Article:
Are you a Gewurztraminer fan? This aromatic white wine can vary in style from sweet to dry, and depending on its flavor profile, can pair with an array of dishes. Yet Gewurtztraminer’s intoxicating aromas––including lychee, rose petals, mineral, smoke, and savory spices––can be puzzling to pair. Read on to learn some unique Gewurztraminer food pairings and become inspired to try this unique and elegant wine.

What is Gewurztraminer?

Gewurztraminer is a pink grape used to create one of just four Grand Cru wines in the Alsace region. In France, Italy, Slovenia, Romania, Croatia, and many New World regions, winemakers use Gewurztraminer to create white wines and sweet, late harvest wines.

Despite being relatively well known––and despite being produced throughout the world––Gewurztraminer production is actually relatively minimal in comparison to other wines (Cabernet Sauvignon vines outnumber Gewurztraminer 30 to 1!). Worldwide production totals roughly just 20,000 acres.

Gewurztraminer flavor profiles

In general, Gewurztraminer is known for bold flavors and aromas alongside low acidity. However, Gewurztraminer flavors vary depending on its region and the time of year it was harvested (grapes harvested later will yield wines with higher sugar content, since the grapes matured more and developed more sugars while on the vine). White wine Gewurztraminer can exhibit notes of citrus (such as grapefruit), spices (such as nutmeg, cinnamon, clove, allspice, and ginger) and floral notes (like jasmine and rose). Late harvest wines may yield flavors such as apricot and honey

Tips for pairing foods with Gewurztraminer

With such a varying range of sweetness levels, it can be daunting to purchase a Gewurztraminer and pair it with your next meal. Lean on your local wine expert to guide you to purchasing a Gewurztraminer of your taste, and then remember to pair savory dishes with dry Gewurztraminer and sweeter dishes (desserts) with late-harvest or sweeter Gewurztraminer. And try your best to stay away from salty dishes (no french fries or fried chicken with your Gewurtz!). This is because Gewurztraminer can have an aversion to salt, which dulls its bold flavors and aromas. Instead, try spicy and fatty foods (think Asian cuisines and dishes with duck or bacon) and pair “like with like”: seek out savory dishes that use the spices Gewurztraminer is known for.

Bleu cheese and apricots

Search for “Gewurztraminer pairings” and you will most likely stumble upon articles suggesting soft Alsatian cheeses. This is indeed a lovely combination, and should be tried! But take your pairing a step further and try baked or grilled apricots topped with warmed bleu cheese, pistachios, and a drizzle of honey. The honey and sweet grilled or baked apricots offset the saltiness of the bleu cheese (remember, salt is a “no” with Gewurztraminer!) and brings out the delicious savory, sweet, and honey flavors in the wine.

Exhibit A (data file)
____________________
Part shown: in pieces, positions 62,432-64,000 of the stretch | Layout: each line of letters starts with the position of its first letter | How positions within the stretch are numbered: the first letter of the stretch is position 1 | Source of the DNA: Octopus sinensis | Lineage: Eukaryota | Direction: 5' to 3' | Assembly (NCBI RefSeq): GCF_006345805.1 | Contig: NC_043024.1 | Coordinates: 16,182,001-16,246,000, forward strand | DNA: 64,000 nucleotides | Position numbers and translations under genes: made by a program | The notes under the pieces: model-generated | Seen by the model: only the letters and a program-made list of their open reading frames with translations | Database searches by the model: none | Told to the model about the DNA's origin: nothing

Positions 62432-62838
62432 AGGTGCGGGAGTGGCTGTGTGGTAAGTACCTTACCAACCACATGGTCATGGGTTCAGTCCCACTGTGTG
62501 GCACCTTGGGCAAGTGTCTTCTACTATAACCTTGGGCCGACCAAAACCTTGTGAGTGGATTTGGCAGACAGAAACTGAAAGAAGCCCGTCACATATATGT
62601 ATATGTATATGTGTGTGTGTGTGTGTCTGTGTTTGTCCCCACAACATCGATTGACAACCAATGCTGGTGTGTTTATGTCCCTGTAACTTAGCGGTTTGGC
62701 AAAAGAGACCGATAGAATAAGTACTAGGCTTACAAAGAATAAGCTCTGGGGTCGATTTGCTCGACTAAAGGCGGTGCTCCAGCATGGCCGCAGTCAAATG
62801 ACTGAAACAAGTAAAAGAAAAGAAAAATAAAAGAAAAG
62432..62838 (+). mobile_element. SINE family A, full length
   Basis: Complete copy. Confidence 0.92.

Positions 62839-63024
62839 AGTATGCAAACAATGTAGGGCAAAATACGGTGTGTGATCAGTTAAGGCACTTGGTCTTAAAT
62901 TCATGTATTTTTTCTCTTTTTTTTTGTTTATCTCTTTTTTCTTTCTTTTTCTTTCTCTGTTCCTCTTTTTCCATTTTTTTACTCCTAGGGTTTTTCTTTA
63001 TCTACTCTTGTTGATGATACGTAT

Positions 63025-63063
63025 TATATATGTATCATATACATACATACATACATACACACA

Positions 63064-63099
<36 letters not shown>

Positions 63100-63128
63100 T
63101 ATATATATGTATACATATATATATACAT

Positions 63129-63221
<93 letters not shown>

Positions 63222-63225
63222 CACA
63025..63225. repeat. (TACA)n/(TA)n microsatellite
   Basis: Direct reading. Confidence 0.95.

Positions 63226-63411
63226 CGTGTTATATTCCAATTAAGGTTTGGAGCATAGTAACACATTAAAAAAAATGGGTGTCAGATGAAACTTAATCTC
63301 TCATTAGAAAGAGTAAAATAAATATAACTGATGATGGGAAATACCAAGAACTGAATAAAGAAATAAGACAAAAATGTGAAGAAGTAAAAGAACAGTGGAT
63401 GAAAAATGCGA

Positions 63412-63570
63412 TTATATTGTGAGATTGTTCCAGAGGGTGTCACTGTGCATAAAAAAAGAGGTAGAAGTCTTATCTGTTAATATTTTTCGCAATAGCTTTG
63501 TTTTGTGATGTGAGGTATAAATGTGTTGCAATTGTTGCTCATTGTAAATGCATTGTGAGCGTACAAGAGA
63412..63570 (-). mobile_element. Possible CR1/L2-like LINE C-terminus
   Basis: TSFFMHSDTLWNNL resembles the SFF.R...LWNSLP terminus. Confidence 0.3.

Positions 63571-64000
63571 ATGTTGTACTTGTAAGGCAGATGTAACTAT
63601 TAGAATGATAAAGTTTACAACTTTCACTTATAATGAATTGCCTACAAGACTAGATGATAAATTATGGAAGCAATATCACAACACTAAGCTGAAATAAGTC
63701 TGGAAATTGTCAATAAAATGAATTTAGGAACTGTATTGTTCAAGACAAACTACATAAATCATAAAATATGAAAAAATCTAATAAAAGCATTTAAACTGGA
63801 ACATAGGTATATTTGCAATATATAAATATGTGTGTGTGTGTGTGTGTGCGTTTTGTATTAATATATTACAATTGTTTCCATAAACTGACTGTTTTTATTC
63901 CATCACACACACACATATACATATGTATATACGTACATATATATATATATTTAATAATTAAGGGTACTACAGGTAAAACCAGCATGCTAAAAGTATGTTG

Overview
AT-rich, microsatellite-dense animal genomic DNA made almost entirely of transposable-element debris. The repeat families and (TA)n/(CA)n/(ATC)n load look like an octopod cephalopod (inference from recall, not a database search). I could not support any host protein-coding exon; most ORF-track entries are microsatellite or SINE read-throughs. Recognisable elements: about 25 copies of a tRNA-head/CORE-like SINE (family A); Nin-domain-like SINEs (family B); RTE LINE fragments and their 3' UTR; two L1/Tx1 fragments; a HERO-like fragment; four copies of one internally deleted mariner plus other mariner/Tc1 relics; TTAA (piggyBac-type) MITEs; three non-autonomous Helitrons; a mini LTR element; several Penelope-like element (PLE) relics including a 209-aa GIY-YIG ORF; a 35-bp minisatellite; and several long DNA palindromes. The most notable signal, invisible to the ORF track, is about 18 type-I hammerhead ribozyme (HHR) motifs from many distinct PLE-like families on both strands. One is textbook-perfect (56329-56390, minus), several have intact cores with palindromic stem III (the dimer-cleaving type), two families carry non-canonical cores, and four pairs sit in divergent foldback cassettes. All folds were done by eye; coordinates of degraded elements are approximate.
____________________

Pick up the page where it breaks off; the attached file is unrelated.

Moroccan plum and apricot tagine

Apricots are again a highlight with this Moroccan dish filled with spices and aromatics. Try a vegetarian version, or a traditional lamb dish that will highlight its many delicious components. The low acidity of Gewurztraminer will accompany the gentle harmony of spices in the dishes, rather than overpower the dish the way a wine with higher acidity (such as Sauvignon Blanc) would.

Khao Soi (noodles with coconut curry)

Khao Soi, a staple dish of Northern Thailand and Laos, is another perfect accompaniment to Gewurztraminer. Khao Soi’s spices (typically ginger, cardamom, coriander and cumin) awaken Gewurtztraminer’s spicy notes, and the wine’s sugars complement the dish’s kick (from chilies) and its sweetness (from coconut milk).

Duck a l’Orange

A flavorful brown sauce made of beef or veal stock is spooned over a roast duck that has been flavored with oranges and a sweet-sour gastric of sugar and vinegar. Could there be a more perfect pairing for Gewurtztraminer’s citrus aromas and sweet flavor profile?

Persian Love Cake (cardamom and rose water cake)

One of Gewurtztraminer’s most interesting pairings is rose water, which brings out the rose aromas that some Gewurztraminer exudes. If you have a Gewurztraminer with this characteristic, this is an excellent opportunity to play with this rose water pairing (and try a dessert that may perhaps be new to you, unless you’re fortunate enough to be familiar with delicious Persian cuisine!).

Candied ginger

Take the “like with like” pairing theme, but elevate it with this combination. Gewurztraminer already often exudes ground ginger notes and sweetness: why not combine the two? Try it as a candy dessert, or choose a dessert that uses candied ginger as one of its ingredients.

By Rhett Graff


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